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“A Summer's Awakening” — Episode 5

by Barbara H. Callihan

On Thursday morning August 3rd, heavy dew off of the thick meadow grass splashed onto my out of place tennis shoes. Fog is wafting in the canyons, while the sun begins to warm the air. I stop in place, taking a deep breath and letting the moment linger and imprint itself on my being! I am so aware of my many moments of spiritual change and blessings.

Tonya, the barn manager, was busy taking care of horses in her charge and we exchange morning greetings as we passed each other.

Chunky’s head was hung relaxed over her stall door, her ears pricked forward, as she watched me approach. We did our usual greeting —her kissing my cheek with her soft muzzle as I gave her a morning treat.

Her stall showed she had a quiet relaxed evening, a sign that her mind was accepting of all the changes in her new environment during the last ten days.

As I began her morning care, various barn activities were taking place, including horses being led out to their paddocks. I was very aware of the calmness that the Bolender barn provides their horses! This was very reassuring because I knew it would enhance Chunky’s learning curve for the next three weeks!

Later in the day Mark and his wife Lee returned from their RFD TV video shoot for the video introducing his new discipline International Mountain Trail Challenge Association (IMTCA) Trail Riding. They also mentioned that Mark had participated in a 100 mile specialty trail ride. I was very excited to hear all the details — excitement was palpable!

Soon after his arrival Mark scheduled an evaluation lesson with me for later in the afternoon. My three-day International Mountain Trail and Extreme Trail riding clinic was just around the corner, and I was so eager to experience and feel the challenge of the obstacles I had seen yesterday. The belly flame ignited!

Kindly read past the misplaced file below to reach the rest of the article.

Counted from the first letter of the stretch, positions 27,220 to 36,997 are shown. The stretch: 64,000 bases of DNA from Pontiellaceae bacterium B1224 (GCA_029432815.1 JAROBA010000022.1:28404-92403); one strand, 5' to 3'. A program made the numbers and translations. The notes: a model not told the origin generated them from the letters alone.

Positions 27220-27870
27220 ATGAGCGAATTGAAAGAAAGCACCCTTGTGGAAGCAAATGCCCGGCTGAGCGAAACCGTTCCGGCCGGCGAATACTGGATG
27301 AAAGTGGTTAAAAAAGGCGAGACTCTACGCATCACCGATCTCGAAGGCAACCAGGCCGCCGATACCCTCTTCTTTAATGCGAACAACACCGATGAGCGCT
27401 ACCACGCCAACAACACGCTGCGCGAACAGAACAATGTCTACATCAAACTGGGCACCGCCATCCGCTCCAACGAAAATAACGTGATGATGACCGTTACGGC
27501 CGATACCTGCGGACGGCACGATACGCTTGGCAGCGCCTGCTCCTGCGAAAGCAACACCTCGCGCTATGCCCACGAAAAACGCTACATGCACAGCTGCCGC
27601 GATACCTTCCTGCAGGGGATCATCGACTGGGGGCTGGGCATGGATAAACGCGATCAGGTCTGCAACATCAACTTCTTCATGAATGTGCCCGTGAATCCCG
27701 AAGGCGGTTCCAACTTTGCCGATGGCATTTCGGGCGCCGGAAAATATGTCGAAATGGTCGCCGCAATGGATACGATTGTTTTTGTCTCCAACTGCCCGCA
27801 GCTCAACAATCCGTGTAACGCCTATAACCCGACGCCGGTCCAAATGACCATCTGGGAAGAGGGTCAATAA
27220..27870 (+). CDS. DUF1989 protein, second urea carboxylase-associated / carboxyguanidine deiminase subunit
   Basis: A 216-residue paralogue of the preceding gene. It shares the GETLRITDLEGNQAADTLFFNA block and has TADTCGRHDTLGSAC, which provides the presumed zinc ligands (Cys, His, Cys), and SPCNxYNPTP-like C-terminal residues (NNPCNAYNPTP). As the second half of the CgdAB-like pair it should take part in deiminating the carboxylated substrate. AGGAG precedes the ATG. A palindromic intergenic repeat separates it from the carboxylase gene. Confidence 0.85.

As directed, I met Mark at the obstacles with Chunky in hand. Every cell in my body was pumped and fueled with electricity! Chunky was very bright, light and responsive at the end of a lounge line. During our work together she maintained her alertness and ‘can do’ attitude as she was guided and directed into, onto, over, around, through, and between the course’s unfamiliar obstacles. Mark’s quiet voice gave me basic directions as his keen observations allowed him to evaluate the private conversations I was having with Chunky.

As Mark evaluated our working style and skill level he engaged me in conversation. Slowly, he began to articulate his personal extreme trail philosophy:

There are three sections to an obstacle; the entry, the body of the obstacle, and the exit
Encourage the horse to ‘seek the trail’ by establishing a partnership; the rider must RESPECT the horse’s ability to work on their own as much as possible to create a continuous movement through the course
The discipline calls for continuous flow and movement through each section of each obstacle before, during, after and even in between; avoiding a stop and go strategy
Each section—entry, body, and exit—of each obstacle must be completed with the horse centered and straight at all times

Later in the session, as we continued onto more challenging obstacles, Chunky began to respond to her new responsibilities as we successfully implemented his coaching.

What was suppose to have been a one hour session with Mark had extended to two exciting hours. At the end of the session, as I stood next to Chunky stroking her shiny copper and red neck, Mark commented “She is a dream. She is exceptional!” I stood there proud with a huge lump in my throat as I held back my tears.

For the next three weeks Chunky and I were on an exciting and steep learning curve, as I enjoyed my new and unfamiliar role of student.

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